November is a very peculiar month. It is the month when the first signs of winter manifest themselves. With it come a certain form of solemnness and calm and a cold frostiness. The half-term break is over and children are back in school, the clock has changed and we get more hours of night time. With the celebration of All Saints Day on the 1st day of the month, followed by All Souls Day, many of us remember departed loved ones. In many parts of the world, it is a time spent with families and friends visiting graveyards and honoring the memories of the departed. In other places, many celebrate the eve of All Saints Day, through the now commercialized Hallowe’en celebrations. Young children and sometimes adults are encouraged to dress in a ghost-like manner and go from house to house, knocking on doors and asking for treats. Originally, Hallowe’en, as the name implies, was meant to hallow (respect) all the saints, souls and martyrs, men and women who have gone before us. It was by no means intended to be ghostly or scary, until it was made into a horror movie in 1978 by John Carpenter. Now, like many other festivals it has lost its meaning and significance through commercialization. A few days later, on the 11th November at the 11th hour, we remember those who lost their lives in the Great War and later conflicts in far-flung places and more recently in Iraq, Bosnia and other war fronts. In short, the month of November is a month to remember! Remembering for most us brings back many memories. Some of these memories are joyful, but some of them are sad. It is no wonder that most of us have the SAD (Seasonal Affective Disorder) or “the November blues” which is a lethargic feeling habitually accompanied by a feeling of sadness and emptiness. This feeling is often difficult to overcome and many people have remedies to help in overcoming it. It is often said that this is the month to eat lots and lots of chocolate, as this is believed to help in lightening up our moods. Some counsel that this is the month to go out as much as possible, go to the cinema, eat out with friends and get involved in as many social activities as possible, as loneliness is often a catalyst for November blues. Despite all this, in my opinion, the best remedy for this feeling is to know why we remember. There are many reasons for which we remember. We remember when we call to mind and think again about a person or event in order not to forget their significance and importance to us. The aim of remembering is to allow us see things with the benefit of hindsight and see what we could have done otherwise. We also remember because we want to retain in memory lessons learnt from a person`s life or events. The aim of remembering is not necessarily to make us sad though this is a by-product. We remember to rejoice in what was achieved by an event or person, dwelling on the positives and learning from their mistakes. As Christians, in addition and more importantly, we remember to keep the love and memories of our loved ones in our hearts, knowing full well that, as Jesus promised, our goodbyes are not forever, we will all meet again before God`s throne. Holding firm to this promise, this is why at we celebrate the life of our loved ones in the Time To Remember service at St Mary’s on Saturday 4th November at 4 pm. At this service, there is a roll call of departed loved ones and we celebrate and give thanks for their lives. We are not affirming that they had perfect lives but rather that in their imperfection and our imperfection God`s grace has saved us. We do this based on our faith in the Jesus who has promised us eternal life in a place where there will be no more sorrow and weeping: heaven, a place of continuous joy, peace and rest. So please join us on these dates to celebrate. Remembering could be a very difficult exercise and my prayer is that no matter what you are remembering this month, you will have the strength to dwell on the positives and find reasons to celebrate. As we know, after November comes December, so also after Remembrance Day comes Christmas. Therefore, as we wait in the ante-chamber of remembrance, let us look forward to the excitement of Advent and the joy of Christmas.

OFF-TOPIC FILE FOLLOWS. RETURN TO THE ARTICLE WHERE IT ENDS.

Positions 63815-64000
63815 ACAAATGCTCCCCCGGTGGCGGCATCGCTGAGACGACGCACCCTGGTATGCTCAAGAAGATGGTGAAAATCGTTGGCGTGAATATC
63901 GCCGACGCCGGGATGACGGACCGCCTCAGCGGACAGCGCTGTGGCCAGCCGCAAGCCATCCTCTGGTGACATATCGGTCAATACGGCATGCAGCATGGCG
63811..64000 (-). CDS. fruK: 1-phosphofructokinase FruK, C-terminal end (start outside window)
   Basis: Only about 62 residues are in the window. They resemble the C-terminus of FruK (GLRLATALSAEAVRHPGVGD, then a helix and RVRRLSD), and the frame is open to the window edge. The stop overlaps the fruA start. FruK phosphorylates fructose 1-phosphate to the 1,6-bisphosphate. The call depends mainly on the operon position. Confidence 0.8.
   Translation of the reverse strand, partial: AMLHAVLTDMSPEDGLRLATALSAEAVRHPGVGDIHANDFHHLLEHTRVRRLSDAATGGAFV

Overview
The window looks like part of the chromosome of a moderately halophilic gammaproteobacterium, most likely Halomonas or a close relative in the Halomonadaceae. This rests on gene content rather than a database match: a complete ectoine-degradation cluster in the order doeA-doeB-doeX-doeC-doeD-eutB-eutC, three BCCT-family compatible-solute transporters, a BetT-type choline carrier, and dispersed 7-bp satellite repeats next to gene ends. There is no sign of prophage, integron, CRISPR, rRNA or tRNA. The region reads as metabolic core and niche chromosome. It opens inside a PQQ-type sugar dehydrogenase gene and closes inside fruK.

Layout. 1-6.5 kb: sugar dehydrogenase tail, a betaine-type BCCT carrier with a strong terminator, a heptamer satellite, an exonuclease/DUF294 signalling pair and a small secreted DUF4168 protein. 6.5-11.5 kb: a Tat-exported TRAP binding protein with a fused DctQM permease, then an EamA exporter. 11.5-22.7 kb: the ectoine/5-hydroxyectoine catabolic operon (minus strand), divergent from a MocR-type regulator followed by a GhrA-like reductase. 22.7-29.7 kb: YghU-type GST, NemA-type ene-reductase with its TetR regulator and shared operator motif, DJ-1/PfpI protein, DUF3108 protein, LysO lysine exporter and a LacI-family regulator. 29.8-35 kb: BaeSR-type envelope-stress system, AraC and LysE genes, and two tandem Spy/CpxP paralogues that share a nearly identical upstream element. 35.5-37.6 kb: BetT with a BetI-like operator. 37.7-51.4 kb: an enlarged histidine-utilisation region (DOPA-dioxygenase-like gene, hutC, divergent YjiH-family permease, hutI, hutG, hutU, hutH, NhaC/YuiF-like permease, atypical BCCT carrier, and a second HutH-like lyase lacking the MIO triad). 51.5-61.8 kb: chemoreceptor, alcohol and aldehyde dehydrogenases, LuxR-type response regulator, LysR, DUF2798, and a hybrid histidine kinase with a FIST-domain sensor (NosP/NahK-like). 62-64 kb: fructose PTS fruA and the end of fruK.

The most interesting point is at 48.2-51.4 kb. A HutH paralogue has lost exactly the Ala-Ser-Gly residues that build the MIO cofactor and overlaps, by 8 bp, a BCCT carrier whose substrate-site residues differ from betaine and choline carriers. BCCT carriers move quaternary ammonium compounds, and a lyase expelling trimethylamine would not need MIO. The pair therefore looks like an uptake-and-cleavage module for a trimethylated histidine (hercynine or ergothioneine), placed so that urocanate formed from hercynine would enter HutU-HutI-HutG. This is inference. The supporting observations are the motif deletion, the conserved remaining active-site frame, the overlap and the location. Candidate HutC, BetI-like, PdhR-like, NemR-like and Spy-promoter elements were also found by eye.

With every blessing. Folli